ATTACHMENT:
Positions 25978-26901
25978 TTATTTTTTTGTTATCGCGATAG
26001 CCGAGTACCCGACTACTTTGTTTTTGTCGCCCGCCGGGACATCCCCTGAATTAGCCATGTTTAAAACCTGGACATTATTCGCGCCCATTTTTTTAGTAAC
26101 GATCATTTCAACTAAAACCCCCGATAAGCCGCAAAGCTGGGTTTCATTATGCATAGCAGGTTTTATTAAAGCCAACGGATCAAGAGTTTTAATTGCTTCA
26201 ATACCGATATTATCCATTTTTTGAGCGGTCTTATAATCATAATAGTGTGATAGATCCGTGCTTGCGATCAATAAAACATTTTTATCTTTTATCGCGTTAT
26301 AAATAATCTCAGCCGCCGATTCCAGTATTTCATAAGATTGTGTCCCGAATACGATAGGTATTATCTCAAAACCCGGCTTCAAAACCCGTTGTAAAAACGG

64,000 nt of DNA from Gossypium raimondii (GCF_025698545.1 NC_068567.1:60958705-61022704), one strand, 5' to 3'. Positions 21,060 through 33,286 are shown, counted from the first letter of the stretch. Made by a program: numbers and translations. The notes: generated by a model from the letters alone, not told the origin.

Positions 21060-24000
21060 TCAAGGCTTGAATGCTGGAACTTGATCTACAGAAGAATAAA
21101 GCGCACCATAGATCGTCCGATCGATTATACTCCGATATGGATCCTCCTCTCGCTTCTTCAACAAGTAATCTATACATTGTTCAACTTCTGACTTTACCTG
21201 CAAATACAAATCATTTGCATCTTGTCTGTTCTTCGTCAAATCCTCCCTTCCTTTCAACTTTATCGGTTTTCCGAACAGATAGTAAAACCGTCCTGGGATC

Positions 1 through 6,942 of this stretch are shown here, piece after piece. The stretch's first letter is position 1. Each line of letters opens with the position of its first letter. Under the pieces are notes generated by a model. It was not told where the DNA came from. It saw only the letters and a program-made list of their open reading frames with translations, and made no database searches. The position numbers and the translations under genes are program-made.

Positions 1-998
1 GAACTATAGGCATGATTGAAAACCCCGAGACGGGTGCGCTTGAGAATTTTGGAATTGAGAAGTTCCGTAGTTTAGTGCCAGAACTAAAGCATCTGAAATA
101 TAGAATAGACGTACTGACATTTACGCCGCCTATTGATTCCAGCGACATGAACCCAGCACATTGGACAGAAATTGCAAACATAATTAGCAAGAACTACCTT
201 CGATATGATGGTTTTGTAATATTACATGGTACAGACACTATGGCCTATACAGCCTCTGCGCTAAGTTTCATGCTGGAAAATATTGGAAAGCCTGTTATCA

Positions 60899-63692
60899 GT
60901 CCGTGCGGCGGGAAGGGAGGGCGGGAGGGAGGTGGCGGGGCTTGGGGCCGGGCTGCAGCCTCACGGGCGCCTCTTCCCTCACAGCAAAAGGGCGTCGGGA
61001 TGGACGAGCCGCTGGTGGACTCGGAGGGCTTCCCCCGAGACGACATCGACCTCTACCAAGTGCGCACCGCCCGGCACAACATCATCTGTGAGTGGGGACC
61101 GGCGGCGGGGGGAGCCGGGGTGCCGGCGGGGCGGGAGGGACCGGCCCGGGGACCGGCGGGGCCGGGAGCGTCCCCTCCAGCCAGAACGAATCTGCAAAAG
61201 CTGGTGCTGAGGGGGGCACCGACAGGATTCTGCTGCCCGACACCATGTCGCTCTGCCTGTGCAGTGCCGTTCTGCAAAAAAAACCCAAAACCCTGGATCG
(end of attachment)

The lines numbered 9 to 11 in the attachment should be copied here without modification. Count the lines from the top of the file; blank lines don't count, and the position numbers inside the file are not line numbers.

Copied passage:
21060 TCAAGGCTTGAATGCTGGAACTTGATCTACAGAAGAATAAA
21101 GCGCACCATAGATCGTCCGATCGATTATACTCCGATATGGATCCTCCTCTCGCTTCTTCAACAAGTAATCTATACATTGTTCAACTTCTGACTTTACCTG
21201 CAAATACAAATCATTTGCATCTTGTCTGTTCTTCGTCAAATCCTCCCTTCCTTTCAACTTTATCGGTTTTCCGAACAGATAGTAAAACCGTCCTGGGATC